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Swig completes mural restoration at 80 Broad Street.

Kent M. Swig, president of Swig Equities, announced the recent restoration of the 1931 Art Deco ceiling mural in the lobby of 80 Broad Street, part of the continuing effort of Swig Equities to rehabilitate historic buildings in their commercial office portfolio in Downtown Manhattan.

The mural is situated in the main corridor of the lobby at 80 Broad Street, a 36-story, 400,000 s/f Art Deco-inspired building designed in 1930 by architects Sloan & Robertson for New York's Maritime Exchange.

Painted in 1931 by the well-known muralist, Lillian Gaertner Palmedo, the mural depicts a nautical theme that was appropriate for the Maritime Exchange, whose role served to oversee shipping logistics and operations of New York harbor.

The artist used richly-hued oil paints and metallic leafing applied in bold, sweeping lines to compose a dynamic scene of ships at sea. This reference to movement and transportation, as well as to use of ornament and metallic colors, were typical characteristics of the Art Deco style, a popular trend during this era that embraced the period's technological advancements of the early 20th century.

The conservation effort was carried out by Evergreene Painting Studios, a New York City-based firm that specializes in the restoration of architectural ornament and decorative finishes, such as painting, ornamental plasterwork, mosaics, and gilding.

They are recognized for their award-winning remediation treatments of landmark buildings nationwide, including the United States Capital, Radio City Music Hall, and Grand Central Terminal. Jill Krupp of Swig Equities coordinated and supervised the work on behalf of ownership.

Years of neglect and improper care resulted in the discoloration of the oil paint and metallic leafing used to compose the mural. After a thorough examination, Evergreene's conservators were able to assess the condition of the mural. Their treatment strategy that was proposed and ultimately carried out included stabilization of the canvas and the plaster substrate, cleaning of the mural's surface to remove the layer of pollution that was dulling the surface of the canvas, and minor infill painting where needed. As a result the original artwork was able to be protected and restored to its original state.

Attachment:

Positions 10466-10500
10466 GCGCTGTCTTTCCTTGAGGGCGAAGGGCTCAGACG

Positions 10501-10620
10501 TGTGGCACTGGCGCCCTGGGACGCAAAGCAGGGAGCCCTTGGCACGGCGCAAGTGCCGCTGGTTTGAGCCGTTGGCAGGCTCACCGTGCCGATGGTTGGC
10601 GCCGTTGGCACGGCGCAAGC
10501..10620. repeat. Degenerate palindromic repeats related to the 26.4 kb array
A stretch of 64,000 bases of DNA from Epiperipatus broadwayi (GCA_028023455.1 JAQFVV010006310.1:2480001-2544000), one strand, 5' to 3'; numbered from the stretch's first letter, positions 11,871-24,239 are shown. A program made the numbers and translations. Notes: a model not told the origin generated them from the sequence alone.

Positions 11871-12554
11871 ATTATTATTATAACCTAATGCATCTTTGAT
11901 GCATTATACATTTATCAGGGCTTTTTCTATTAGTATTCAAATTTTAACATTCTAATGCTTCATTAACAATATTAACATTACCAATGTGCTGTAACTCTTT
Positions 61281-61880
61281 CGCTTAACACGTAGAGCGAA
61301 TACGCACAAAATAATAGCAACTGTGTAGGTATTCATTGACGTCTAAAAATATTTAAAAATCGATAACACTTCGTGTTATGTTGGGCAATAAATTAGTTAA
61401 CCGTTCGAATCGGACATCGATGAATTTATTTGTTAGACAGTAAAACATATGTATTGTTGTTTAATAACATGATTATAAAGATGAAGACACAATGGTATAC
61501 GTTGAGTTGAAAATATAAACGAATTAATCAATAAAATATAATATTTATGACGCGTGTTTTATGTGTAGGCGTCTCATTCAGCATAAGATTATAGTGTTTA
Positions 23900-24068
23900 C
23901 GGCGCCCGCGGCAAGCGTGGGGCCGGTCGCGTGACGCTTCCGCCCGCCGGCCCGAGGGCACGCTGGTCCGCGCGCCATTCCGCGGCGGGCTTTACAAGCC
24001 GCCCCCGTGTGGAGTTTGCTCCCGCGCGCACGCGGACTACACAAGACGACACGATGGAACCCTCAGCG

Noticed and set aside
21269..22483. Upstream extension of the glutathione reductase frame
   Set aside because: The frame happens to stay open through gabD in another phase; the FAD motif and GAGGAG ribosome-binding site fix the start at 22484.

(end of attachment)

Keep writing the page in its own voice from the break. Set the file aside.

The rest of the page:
Coinciding with the restoration of the mural, Swig Equities has completed the interior renovation of the 80 Broad Street lobby. The new lobby, designed by the architectural firm Moed de Armas &

Shannon, was opened to the public this summer. The lighting in the lobby has been upgraded and custom light fixtures have been fabricated, that will now highlight the mural and overall lobby space.

The entry lobby's previous black granite cladding and walls have been replaced by a glass transom and architectural glass wall cladding, allowing more natural light into the space and creating a great wall of glass looking out onto Broad Street. The ceiling to the lobby entry was finished with aluminum leafing, which recalls the finishes and materials of the 1930's. The leafing also reflects light, this brightening the space. A new revolving door has also been installed.

The white marble and black granite floors and the Arabescato Corchia marble-clad walls of the lobby have been restored to their original, pristine condition by replacing the damaged stone tiles and honing all surfaces. The new stone, which was supplied by Wilkstone, was sourced by quarries in the same region of Italy as the original.
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Title Annotation:Swig Equities
Publication:Real Estate Weekly
Geographic Code:1USA
Date:Oct 11, 2006
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